Students from various institutions have applauded the Environmental Protection Agency or EPA, for conducting a two-day workshop on climate change.
According to the students, they are delighted to form part of the workshop held over the weekend to discuss climate change and its adverse impacts on Liberia.
Speaking to participants at the close of the workshop, student Amelia Cole of the ST. Theresa Convent Catholic School expressed delight to have learnt more on issues that affect the environment, including climate, deforestation, and the green house gas, saying, “I am very happy to be invited by the EPA to discuss climate change issues, because it poses danger to every citizens in the country.”
Miss Amelia Cole, an 11th grader, said challenges posed by climate change are not only restricted to the EPA, but rather something that requires the collaborative effort of every citizen.
She stressed that climate change is responsible for many people to become homeless as a result of sea erosion, noting that climate change and deforestation have huge impact on every sector of the country.
Liberia’s climatic condition in the last decay has been unstable with the rainy season which usually starts in April and ends in October each year, now irregular. The country is experiencing severe heat almost three months into the rainy season.
The EPA over the weekend hosted the two days workshop for students, civil society groups, and stakeholders at the Monrovia YMCA on Crown Hill, Broad Street under the auspices of the United Nations Economics Commission for Africa (UNECA).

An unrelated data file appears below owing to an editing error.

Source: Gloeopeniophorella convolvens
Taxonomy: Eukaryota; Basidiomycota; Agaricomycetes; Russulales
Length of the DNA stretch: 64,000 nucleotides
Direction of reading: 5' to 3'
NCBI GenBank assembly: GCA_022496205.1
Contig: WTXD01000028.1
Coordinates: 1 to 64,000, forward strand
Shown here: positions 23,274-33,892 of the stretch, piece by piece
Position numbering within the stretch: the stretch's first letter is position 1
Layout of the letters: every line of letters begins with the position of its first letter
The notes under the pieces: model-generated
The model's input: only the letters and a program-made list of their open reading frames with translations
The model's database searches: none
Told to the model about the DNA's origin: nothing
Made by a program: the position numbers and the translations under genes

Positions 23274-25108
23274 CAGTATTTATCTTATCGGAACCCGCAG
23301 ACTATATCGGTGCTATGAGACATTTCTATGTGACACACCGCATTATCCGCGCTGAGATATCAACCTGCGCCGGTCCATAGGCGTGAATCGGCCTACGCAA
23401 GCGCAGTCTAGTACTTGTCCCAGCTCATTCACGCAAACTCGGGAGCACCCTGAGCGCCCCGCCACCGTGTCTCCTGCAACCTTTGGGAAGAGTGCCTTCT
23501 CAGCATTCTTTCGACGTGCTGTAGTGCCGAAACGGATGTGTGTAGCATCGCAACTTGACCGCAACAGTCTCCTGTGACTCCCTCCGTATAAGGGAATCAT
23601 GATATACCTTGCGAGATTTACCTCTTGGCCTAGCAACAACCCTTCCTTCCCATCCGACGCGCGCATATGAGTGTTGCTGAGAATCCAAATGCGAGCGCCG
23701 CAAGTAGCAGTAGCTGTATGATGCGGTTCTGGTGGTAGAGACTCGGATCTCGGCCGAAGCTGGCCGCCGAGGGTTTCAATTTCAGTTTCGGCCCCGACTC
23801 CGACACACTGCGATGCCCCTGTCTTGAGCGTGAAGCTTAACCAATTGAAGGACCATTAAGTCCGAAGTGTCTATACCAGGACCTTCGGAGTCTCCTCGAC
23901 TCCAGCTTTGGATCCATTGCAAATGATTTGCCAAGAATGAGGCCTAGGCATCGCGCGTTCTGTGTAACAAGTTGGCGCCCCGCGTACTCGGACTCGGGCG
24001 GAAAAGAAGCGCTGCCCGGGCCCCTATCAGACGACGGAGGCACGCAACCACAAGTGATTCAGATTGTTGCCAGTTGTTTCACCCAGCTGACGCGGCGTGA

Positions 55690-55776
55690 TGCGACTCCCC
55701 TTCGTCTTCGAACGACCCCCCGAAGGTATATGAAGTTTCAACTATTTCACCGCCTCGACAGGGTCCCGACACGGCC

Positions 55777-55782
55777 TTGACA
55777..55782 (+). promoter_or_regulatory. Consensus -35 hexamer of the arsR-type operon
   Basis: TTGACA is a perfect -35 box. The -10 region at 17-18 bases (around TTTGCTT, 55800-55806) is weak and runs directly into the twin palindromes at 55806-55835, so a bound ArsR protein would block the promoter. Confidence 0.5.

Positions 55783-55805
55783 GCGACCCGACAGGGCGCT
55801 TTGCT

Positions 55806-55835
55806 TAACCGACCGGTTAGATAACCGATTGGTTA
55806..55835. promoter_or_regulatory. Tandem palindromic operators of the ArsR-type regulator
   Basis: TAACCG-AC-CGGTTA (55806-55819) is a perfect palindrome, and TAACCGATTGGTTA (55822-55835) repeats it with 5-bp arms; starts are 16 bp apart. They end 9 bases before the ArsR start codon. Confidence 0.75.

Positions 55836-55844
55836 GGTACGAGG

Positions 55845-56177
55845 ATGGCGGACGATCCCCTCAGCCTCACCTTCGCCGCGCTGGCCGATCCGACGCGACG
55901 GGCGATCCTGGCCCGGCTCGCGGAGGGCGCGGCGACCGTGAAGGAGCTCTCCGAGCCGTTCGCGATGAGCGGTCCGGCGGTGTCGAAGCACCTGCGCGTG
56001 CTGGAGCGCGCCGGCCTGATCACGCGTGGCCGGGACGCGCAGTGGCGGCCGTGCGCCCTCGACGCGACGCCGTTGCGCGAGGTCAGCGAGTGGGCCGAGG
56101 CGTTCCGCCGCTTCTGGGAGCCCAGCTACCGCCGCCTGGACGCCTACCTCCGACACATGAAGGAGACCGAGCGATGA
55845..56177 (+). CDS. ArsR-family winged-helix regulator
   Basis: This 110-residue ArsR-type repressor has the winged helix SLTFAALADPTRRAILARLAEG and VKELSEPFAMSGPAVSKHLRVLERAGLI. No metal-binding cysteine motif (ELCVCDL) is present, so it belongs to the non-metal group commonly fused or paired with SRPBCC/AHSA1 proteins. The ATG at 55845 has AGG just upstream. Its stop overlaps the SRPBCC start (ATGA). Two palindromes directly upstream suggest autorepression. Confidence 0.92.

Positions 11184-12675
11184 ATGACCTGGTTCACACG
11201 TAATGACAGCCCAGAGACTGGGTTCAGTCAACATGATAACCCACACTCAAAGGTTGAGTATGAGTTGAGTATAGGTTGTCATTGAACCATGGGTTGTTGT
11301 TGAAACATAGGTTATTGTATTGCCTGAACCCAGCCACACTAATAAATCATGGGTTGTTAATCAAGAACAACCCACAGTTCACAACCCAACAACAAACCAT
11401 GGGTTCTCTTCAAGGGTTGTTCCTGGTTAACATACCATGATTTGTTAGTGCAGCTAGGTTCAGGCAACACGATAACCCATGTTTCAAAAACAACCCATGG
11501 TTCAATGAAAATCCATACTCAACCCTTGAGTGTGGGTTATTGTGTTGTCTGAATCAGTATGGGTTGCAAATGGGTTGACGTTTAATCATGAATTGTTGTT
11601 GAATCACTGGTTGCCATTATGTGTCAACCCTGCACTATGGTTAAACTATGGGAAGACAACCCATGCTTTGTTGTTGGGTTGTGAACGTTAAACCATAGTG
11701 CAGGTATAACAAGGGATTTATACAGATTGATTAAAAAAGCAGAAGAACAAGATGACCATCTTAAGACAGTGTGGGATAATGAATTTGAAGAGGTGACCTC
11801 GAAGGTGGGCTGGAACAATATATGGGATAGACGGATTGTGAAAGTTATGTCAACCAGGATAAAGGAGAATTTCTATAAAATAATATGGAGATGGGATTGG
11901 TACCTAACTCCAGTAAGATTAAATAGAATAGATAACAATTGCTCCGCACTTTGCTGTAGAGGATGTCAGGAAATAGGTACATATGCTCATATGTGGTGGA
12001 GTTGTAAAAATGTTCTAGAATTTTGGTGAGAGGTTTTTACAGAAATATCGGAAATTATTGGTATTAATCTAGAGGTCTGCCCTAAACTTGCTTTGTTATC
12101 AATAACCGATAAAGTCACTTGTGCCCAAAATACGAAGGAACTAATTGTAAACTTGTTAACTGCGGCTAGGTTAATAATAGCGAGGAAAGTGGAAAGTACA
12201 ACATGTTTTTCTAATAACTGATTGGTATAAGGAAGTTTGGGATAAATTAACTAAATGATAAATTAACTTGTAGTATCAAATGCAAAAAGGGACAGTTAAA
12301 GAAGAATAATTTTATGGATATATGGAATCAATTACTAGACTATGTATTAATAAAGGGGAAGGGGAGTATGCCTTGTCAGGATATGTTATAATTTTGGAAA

At the same time Miss Joyce Sampah of the 10th grade class at St. Theresa Convent Catholic School told participants that climate change poses threat to every sector of the country, including rural dwellers, especially farmers, who are unable to plant their crops either due to drought or server rain, which imposes serious challenge to rural farmers.
She noted that climate change also affects the health sector, because whenever it rains, communities are flooded, as a result, many innocent people lost their homes and other belongings, while others suffer from malaria and other harmful diseases.
Joyce also called on relevant stakeholders to join the EPA in devising strategies to help tackle the problem.
Another student, Jessica T.S. Neufville a 9th grader of the Matilda Newport Jr. High School, a public high school on Newport Street, Monrovia said it is important for students to have knowledge on issues that directly affects them in society because they are the future generation.
According to her, the involvement of students in training programs on climate change and deforestation will pave the way for others who are still in doubt to exposed and accept the reality.
Miss Neufville said training should be carried out in every county for students in rural parts of the country to have ideas on climate change and its effects, saying, “Rural dwellers are the people, who are always in the constant habit of cutting down trees without replanting.” Edited by Jonathan Browne